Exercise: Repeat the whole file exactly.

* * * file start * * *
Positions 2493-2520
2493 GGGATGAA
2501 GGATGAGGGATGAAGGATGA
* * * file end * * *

Positions 2493-2520
2493 GGGATGAA
2501 GGATGAGGGATGAAGGATGA